There are 3 main definitions of bunk in English:

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bunk1

Line breaks: bunk
Pronunciation: /bʌŋk
 
/

noun

A narrow shelf-like bed, typically one of two or more arranged one on top of the other.
Example sentences
  • Some of the crew went off-shift, stringing up hybrid bunks and hammocks belowdecks, the others continued working.
  • Inside it's designed as the cabin of a ship: the bunks used to be hammocks and, even when they changed to something more solid, they were famous for having three tiers.
  • Few pirates were in there, snoozing deeply in their bunks or hammocks.
Synonyms

verb

[no object] chiefly North American Back to top  
Sleep in a bunk or improvised bed, typically in shared quarters: they bunk together in the dormitory
More example sentences
  • The Queenslanders were sleeping in cars or bunking in caravan parks.
  • ‘Sure,’ I said, ‘I probably should know what you do if we're going to be bunking together.’
  • Baker, Pease, Broadwater, and Lieutenant Charles B. Schofield bunked together in another tent.

Origin

mid 18th century: of unknown origin; perhaps related to bunker.

Definition of bunk in:

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There are 3 main definitions of bunk in English:

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bunk2

Line breaks: bunk
Pronunciation: /bʌŋk
 
/

noun

[mass noun] informal
Nonsense: anyone with a brain cell would never believe such bunk
More example sentences
  • We like to believe that history is bunk because we don't like being bound by it.
  • That he believes his own bunk is the best joke of all.
  • Certainly there is as much bunk out there that needs to be unmasked as nonsense or lies.

Origin

early 20th century: abbreviation of bunkum.

Definition of bunk in:

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There are 3 main definitions of bunk in English:

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bunk3

Line breaks: bunk
Pronunciation: /bʌŋk
 
/

verb

[no object] (bunk off) British informal
Abscond or play truant from school or work: he bunked off school all week
More example sentences
  • It is just really to keep a high profile in case pupils who do not want to go to school think it's all gone quiet so they can bunk off again.
  • About 50,000 children in England bunk off school each day, despite the fact that millions of pounds have been spent on initiatives including town-centre truancy sweeps.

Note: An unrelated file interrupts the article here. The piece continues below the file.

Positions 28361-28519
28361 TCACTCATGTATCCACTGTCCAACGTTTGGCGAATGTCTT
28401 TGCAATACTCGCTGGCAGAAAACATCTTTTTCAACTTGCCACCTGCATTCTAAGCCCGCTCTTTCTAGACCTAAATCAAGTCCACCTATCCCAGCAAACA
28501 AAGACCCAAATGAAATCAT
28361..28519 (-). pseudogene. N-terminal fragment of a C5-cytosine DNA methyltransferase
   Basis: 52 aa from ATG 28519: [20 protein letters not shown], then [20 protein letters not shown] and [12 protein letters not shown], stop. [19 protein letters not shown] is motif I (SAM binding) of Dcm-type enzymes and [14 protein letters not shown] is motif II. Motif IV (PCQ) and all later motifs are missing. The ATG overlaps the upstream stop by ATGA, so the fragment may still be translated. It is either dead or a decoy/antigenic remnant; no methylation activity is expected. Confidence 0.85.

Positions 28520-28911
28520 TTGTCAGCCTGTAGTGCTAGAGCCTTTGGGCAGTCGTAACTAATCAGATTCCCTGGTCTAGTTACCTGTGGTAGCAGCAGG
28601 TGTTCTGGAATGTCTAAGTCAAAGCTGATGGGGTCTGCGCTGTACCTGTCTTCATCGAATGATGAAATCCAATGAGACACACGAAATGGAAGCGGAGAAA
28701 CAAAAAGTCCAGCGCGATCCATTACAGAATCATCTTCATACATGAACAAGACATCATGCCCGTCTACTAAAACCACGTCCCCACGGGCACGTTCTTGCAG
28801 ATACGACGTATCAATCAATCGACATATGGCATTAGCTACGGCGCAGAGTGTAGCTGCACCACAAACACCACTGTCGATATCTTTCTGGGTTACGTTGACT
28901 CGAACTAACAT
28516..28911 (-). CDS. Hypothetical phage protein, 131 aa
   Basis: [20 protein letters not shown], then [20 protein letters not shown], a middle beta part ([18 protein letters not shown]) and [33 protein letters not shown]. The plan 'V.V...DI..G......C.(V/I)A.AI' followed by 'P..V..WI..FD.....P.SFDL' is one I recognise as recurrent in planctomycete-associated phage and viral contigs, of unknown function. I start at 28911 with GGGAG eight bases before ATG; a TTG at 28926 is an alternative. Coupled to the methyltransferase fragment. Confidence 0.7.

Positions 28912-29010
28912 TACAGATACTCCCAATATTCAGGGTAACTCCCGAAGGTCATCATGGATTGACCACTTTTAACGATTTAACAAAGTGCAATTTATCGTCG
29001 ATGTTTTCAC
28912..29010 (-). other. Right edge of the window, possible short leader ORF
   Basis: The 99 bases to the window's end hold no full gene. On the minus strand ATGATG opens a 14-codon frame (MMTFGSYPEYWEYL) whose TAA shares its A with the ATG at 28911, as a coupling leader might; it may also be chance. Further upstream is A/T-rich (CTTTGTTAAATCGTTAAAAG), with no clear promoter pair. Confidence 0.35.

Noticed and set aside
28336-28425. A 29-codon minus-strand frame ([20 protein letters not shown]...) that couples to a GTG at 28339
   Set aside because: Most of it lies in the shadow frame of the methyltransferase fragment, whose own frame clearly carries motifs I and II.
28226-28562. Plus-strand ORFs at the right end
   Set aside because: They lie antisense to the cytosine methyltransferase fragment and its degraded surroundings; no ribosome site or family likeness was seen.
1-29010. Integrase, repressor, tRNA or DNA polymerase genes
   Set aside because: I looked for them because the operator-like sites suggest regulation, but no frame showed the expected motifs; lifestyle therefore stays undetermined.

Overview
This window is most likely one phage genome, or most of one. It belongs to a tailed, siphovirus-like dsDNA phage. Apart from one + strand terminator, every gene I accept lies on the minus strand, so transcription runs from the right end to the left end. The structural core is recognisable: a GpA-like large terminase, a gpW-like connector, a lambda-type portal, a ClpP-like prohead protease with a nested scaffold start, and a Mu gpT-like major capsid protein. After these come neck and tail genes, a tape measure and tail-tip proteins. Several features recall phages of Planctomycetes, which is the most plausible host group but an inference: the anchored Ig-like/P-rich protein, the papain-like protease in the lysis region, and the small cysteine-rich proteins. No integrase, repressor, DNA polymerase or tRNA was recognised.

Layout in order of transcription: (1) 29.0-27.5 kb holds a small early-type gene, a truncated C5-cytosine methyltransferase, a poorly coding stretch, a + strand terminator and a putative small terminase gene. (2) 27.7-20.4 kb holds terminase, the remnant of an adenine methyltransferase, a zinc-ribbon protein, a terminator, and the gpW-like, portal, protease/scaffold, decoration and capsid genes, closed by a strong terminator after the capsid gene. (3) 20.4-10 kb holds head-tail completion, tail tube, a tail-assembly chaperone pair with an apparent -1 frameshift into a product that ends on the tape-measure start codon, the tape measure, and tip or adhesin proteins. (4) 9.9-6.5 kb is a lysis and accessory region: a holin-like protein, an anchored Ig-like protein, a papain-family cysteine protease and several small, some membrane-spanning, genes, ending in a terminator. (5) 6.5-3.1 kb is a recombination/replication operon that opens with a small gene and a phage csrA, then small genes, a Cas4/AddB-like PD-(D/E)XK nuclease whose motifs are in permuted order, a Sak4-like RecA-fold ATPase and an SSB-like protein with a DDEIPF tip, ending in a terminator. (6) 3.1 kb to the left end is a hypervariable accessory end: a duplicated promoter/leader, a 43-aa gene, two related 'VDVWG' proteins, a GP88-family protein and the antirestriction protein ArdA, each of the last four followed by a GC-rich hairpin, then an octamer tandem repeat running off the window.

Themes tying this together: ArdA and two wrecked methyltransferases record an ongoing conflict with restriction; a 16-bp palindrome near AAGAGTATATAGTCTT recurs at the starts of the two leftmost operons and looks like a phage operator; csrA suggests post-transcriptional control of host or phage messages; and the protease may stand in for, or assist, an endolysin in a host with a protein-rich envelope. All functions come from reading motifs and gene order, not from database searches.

• He was always trying to encourage me to bunk off and go hang out in the caff at the park, but I being the goody-goody that I was always refused convinced I'd get caught.
Synonyms
play truant from, truant from, stay away from, not go to, be absent from, skip, avoid, shirk
British informal skive off
Irish informal mitch off
North American informal play hookey from, goof off, ditch, cut
Australian/New Zealand informal play the wag from
rare bag, hop the wag from

Origin

mid 19th century: of unknown origin.

Phrases

do a bunk

1
informal Make a hurried or furtive departure or escape.
Example sentences
  • The rules say you can work in pairs in the evenings after 8 p.m. so if you get into trouble, one of you can run interference while your oppo does a bunk to safety.
  • Many of them had to do a bunk as the Nazis became more powerful and they ended up in Hollywood.
  • She came to Britain in 1795 to meet her future husband (later George IV) who took one look, did a bunk and ordered a large brandy.
Synonyms
run off, run away, make off, take off, take to one's heels, run for it, make a run for it, make a break for it, bolt, beat a (hasty) retreat, make a quick exit, make one's getaway, escape, head for the hills, do a disappearing act
informal beat it, clear off, clear out, vamoose, skedaddle, split, cut and run, leg it, show a clean pair of heels, turn tail, scram
British informal do a runner, scarper, do a moonlight (flit)
North American informal light out, bug out, cut out, peel out, take a powder, skidoo
Australian informal go through, shoot through
vulgar slang bugger off
archaic fly

Definition of bunk in:

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